Express Scripts-medco deal endangers community pharmacists
Express Scripts-medco deal would doom community pharmacists
The Senate Judiciary Committee’s Antitrust, Competition Policy and Consumer Rights Subcommittee recently announced that it will convene a hearing to investigate the proposed merger between Express Scripts and Medco Health Solutions, two of the nation’s largest pharmacy benefit management companies. The hearing adds scrutiny of a plan that is already being reviewed by a subcommittee of the House Judiciary Committee and the Federal Trade Commission.
With access and affordability of healthcare on the line for tens of millions of Americans, this process is essential, and the impact of an approved deal on American patients needs to be at the forefront of any discussions.
PBMS are the largely unregulated drug middlemen that manage prescription drug benefit programs for employers, unions, health plans and others. They were created to help control the cost of drug coverage, but as PBMS have grown in size and power, the business model has gone from one aimed at helping patients realize cost savings to one aimed at increasing their own bottom lines.
To maximize revenue, PBMS support a system that charges increased costs for lesser care. This type of situation should raise concerns at any time, but especially now, as American businesses and consumers are still reeling from the recent economic downturn.
An approved merger between Express Scripts, the No. 3 PBM in the country, and Medco, the largest, would make a bad situation even worse. Combining these industry giants would create a consolidated company with excessive control over the healthcare of tens of millions of Americans. The merged mega-pbm would control much of the supply line of brandname and generic drugs, especially in markets where the PBMS are already highly concentrated. This would lead to even higher costs for prescription medications that would need to be absorbed by employer healthcare plans and patients. It could also create a dangerous precedent for healthcare and pharmacy access.
For example, this consolidated giant PBM would own the largest mail-order drug company and would be motivated to steer customers away from their local, community pharmacy and into the giant mail-order firm it would own. Express Scripts and Medco will argue that this saves consumers and plan sponsors money when, in fact, their motiva-
It is community pharmacies, not mail-order programs, that save patients and purchasers money.
tion is to create higher profits.
What this means is that important healthcare decisions are taken out of the hands of the trusted healthcare providers and their patients and are instead put into the hands of a PBM. Costs matter to patients, so it is important to make sure they have access to the right drug at an affordable price, something that will help ensure that patients are able to follow their doctors’ orders and that the prescribed course of action is successful. However, PBMS receive rebates or other incentives from drug manufacturers for placing drugs on their formularies, and this is likely a reason that PBMS dispense generic drugs only 56% of the time versus 71% for community pharmacists.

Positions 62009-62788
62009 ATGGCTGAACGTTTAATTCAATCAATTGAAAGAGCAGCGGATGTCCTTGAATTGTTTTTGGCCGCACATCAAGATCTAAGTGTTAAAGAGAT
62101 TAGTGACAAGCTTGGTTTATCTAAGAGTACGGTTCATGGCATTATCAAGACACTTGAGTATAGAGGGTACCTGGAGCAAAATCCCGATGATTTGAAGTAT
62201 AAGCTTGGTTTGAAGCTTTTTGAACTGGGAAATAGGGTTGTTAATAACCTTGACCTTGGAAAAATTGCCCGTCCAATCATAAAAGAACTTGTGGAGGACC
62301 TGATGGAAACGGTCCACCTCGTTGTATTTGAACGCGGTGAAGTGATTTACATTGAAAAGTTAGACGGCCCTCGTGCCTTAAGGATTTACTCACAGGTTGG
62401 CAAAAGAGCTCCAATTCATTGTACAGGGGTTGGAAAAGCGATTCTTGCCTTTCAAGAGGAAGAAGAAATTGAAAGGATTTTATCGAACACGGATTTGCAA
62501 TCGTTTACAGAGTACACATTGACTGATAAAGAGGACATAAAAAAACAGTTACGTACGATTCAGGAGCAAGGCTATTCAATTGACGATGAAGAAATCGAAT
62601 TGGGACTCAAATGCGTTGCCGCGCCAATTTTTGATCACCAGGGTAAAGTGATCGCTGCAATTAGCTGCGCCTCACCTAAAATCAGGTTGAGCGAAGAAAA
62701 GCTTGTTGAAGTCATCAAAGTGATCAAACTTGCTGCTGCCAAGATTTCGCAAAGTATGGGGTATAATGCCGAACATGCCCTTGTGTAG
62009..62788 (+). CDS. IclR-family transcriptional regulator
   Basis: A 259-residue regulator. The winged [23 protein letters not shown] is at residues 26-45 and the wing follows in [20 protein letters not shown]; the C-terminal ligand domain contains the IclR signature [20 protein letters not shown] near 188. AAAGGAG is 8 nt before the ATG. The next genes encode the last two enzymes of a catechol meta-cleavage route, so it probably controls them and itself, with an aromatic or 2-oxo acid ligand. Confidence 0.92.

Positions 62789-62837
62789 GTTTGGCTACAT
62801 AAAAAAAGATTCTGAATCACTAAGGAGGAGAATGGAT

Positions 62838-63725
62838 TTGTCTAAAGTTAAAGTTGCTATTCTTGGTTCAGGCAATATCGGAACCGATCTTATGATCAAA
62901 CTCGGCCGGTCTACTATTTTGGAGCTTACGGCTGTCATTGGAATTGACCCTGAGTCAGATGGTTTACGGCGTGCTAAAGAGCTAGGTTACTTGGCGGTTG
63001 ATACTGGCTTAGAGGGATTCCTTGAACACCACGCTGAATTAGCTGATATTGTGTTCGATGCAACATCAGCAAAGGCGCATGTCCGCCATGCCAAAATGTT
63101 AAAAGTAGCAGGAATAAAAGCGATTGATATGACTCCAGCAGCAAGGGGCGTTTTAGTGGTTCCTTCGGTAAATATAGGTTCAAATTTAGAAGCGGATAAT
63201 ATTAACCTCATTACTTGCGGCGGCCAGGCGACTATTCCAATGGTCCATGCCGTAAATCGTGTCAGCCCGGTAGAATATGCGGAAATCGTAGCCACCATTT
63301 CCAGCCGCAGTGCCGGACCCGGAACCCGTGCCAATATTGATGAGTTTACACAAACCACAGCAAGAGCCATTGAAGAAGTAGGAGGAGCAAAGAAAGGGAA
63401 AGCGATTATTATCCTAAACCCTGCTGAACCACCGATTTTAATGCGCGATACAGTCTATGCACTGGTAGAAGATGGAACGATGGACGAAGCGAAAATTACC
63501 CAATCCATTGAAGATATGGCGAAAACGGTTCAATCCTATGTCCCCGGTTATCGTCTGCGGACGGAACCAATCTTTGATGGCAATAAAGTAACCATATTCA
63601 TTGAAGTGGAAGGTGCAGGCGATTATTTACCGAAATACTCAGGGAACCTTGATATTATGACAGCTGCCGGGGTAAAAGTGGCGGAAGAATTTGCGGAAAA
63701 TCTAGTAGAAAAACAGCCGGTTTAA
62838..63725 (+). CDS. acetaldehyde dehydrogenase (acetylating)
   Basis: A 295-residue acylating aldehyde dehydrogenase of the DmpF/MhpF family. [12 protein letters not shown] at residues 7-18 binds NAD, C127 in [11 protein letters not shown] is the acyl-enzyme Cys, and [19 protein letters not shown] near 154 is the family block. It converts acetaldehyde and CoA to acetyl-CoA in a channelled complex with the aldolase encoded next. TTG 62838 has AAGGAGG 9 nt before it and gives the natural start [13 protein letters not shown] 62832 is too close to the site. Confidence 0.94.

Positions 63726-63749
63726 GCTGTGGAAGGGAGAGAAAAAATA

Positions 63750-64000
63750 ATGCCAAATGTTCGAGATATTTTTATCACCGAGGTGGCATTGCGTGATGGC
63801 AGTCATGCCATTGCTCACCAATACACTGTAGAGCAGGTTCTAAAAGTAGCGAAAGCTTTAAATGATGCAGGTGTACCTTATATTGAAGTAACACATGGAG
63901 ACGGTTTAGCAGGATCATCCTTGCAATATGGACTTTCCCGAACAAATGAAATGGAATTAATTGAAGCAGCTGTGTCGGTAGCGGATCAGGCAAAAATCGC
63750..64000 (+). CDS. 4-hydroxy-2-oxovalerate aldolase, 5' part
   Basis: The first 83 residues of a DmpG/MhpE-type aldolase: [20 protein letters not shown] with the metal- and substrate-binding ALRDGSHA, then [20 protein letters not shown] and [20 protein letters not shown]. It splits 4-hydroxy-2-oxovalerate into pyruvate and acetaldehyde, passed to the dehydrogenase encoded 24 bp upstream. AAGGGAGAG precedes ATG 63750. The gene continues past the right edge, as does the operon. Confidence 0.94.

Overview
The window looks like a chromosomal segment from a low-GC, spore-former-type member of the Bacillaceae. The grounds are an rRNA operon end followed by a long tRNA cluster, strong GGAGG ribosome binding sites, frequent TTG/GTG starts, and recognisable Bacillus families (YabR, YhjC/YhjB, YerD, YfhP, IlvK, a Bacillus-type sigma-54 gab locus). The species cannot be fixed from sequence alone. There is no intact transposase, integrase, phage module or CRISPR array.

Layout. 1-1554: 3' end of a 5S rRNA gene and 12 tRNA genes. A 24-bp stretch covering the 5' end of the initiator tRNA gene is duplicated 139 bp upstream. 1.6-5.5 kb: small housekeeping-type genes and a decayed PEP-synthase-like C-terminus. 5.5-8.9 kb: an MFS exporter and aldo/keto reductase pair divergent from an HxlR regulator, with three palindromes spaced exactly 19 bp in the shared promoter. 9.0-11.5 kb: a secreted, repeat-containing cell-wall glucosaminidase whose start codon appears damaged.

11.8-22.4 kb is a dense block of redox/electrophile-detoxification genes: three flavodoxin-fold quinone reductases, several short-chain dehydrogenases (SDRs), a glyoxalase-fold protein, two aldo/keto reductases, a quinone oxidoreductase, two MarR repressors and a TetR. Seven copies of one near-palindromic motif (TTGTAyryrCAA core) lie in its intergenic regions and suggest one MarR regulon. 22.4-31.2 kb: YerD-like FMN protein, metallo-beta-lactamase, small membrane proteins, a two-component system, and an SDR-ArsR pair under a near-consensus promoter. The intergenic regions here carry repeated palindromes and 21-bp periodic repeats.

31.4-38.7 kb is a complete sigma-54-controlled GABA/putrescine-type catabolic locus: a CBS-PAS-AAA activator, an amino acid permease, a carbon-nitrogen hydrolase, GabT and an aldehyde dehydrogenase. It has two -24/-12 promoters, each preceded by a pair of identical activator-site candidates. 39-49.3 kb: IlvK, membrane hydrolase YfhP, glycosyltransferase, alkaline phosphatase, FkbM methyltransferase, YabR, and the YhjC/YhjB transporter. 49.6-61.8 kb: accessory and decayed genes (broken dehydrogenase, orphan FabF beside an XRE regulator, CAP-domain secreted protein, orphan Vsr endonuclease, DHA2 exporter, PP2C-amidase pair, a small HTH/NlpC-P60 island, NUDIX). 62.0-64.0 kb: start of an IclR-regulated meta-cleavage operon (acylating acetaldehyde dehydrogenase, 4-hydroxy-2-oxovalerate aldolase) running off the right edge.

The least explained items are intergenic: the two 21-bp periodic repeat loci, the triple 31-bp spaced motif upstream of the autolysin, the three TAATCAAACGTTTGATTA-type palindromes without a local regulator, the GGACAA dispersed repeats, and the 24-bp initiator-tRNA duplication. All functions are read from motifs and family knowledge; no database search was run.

Patients overwhelmingly prefer filling their prescriptions at a local pharmacy, and it is community pharmacies, not mail-order programs, that save patients and purchasers money. Regardless of this, the larger, consolidated new PBM would have even greater control and authority to set drug prices for their community pharmacy competitors and their own mail-order operations, and would most certainly use this unique advantage to steer customers toward mail order until, eventually, they have no other choice.
Such a move would negatively impact all Americans, but would hit our underserved communities especially hard. We’re talking about lower-income, minority, rural and older communities who rely on their local pharmacy for everything from administering flu shots to providing advice and counsel—at convenient and flexible hours and for affordable prices. Local pharmacists are a critical part of the U.S. healthcare system. Phasing them out is not in the best interest of patients or the communities they serve.
But this is what would happen with an approved merger. A consolidated PBM would be financially motivated to cut this important healthcare provider out of the system, a harmful course of action that would ultimately result in the loss of critical jobs. According to the Bureau of Labor Statistics, pharmacies employed more than 380,000 technicians and aides in 2008, and that number is projected to increase to nearly half a million by 2018, representing a 25% increase. We cannot afford to let these jobs become casualties of a misguided business venture.
Times are tough, indeed. But even in good times, a merger that would place an undue burden on American patients should be thoroughly scrutinized. And that is happening with Express Scripts/medco.
Americans cannot afford to have their healthcare costs and access to pharmacy services dictated by a mega-pbm that that would be motivated to put profits before the well intended PBM program and people. And local pharmacists need to remain as key healthcare providers. Therefore, this merger should be opposed.
Dennis Archer is the former mayor of Detroit and the chief legal adviser for the coalition.
Eva Clayton is a former congresswoman from North Carolina and chair of the Preserve Community Pharmacy Access Now coalition, which includes community pharmacists and consumer and patient advocacy groups.